Annual allowance: tax charge: scheme pays: member notice requirements
The Registered Pension Schemes (Notice of Joint Liability for the Annual Allowance Charge) Regulations 2011 - SI 2011/1793
The member must elect to require the scheme administrator of their pension scheme if they want the scheme to pay an amount of their annual allowance charge liability in return for an appropriate reduction in their pension savings or accrued benefits. This notice must be in writing and must be signed and dated. If the notice is submitted electronically then the member must confirm that they have personally submitted the notice.
Once a member has given their scheme administrator a notice and this has been received by the scheme this cannot be revoked or withdrawn but it can be amended at a later date if the amount of the member’s annual allowance charge changes. (See PTM056440).
PTM056430 has details about the deadlines for giving a notice.
The information required on the notice
The notice given by the member must contain the following information:
- full name
- address (including postcode, if applicable)
- national insurance number (or, if they do not have one, the reasons why they do not qualify for a national insurance number).
Also the member must state:
- the tax year to which the annual allowance charge liability relates
- the amount of their annual allowance charge liability that the member wants the scheme to pay on their behalf for that year, and
- confirmation that the amount of the liability they want the scheme to pay has been calculated at the proper rate.
They must also confirm in the notice that they understand that:
- they cannot withdraw the notice, and
- their benefit rights in the pension scheme will have to be adjusted to take account of the tax that will be paid on their behalf by the scheme.
As well as the information listed above, the member’s notice might need to include confirmation that their total annual allowance charge liability for the tax year exceeds £2,000. This information is necessary only when the member requires their scheme to pay an amount of £2,000 or less.
The member must give this information as one of the conditions for allowing them to require their scheme to pay an amount of their annual allowance charge liability for a tax year, is that their total liability for the year exceeds £2,000.
If their total liability is less than £2,000 they cannot require the scheme to pay although the scheme may do so on a voluntary basis.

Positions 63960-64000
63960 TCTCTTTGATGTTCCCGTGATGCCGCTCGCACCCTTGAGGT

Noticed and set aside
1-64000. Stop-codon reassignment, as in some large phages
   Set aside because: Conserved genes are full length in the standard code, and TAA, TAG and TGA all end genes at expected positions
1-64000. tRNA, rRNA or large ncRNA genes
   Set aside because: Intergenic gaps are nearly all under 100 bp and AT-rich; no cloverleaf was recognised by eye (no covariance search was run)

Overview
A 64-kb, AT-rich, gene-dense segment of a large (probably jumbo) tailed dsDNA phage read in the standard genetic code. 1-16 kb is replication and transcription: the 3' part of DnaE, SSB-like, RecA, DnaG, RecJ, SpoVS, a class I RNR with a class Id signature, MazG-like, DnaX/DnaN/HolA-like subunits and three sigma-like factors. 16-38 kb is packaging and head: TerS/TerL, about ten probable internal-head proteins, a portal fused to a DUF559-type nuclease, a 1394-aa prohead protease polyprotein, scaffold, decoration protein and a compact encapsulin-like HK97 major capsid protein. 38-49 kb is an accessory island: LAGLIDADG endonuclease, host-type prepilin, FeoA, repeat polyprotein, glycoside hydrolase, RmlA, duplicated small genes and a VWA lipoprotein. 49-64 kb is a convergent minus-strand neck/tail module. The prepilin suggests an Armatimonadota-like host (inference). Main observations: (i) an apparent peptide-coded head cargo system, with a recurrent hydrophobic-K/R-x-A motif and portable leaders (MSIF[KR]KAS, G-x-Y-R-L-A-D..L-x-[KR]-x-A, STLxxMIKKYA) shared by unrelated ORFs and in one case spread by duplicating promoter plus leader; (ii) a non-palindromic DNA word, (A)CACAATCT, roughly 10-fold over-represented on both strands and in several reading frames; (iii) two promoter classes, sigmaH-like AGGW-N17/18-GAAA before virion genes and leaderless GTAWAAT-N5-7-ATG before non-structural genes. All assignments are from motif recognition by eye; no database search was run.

Further information needed for the notice if it is given in the year that all benefits are taken (or BCE 5, 5A or 5B occurs)
Where a member will be taking all their benefits from a scheme in a year that they want their scheme to pay their annual allowance charge they will need to give some additional information.
This will be needed only if they give their notification in the same tax year to which their annual allowance charge liability relates. For example, the member gives their notice in the tax year 2012-13 in respect of a liability for that same tax year.
The additional information is that:
- before the end of the tax year, the member intends to take all of their benefits from the pension scheme that they have given the notice to (for example they are approaching their pension scheme retirement age but they have not yet told the scheme that they intend to retire at that time)
at age 75 there will be no change in relation to the following arrangements they have in the scheme that they have given the notice to:
- defined benefit rights not yet in payment will remain undrawn
- funds in a money purchase arrangement or cash balance arrangement that they have not yet drawn (‘uncrystallised funds’) will remain as uncrystallised funds
- drawdown pension funds that started after 5 April 2006 will still be in place.
This particular information is necessary only if the member will reach age 75 in the tax year.
The reason for giving this information is to forewarn the scheme administrator that the member may, for example, take their benefits from the scheme before the scheme may have paid the tax that they have required it to pay. A pension scheme might decide that in order to reduce the member’s benefits to take account of the tax that been paid on their behalf before their benefits are paid that it will not allow the member to take their benefits until the tax liability has been settled. This would mean that no reduction would need to be made once the member’s benefits have come into payment.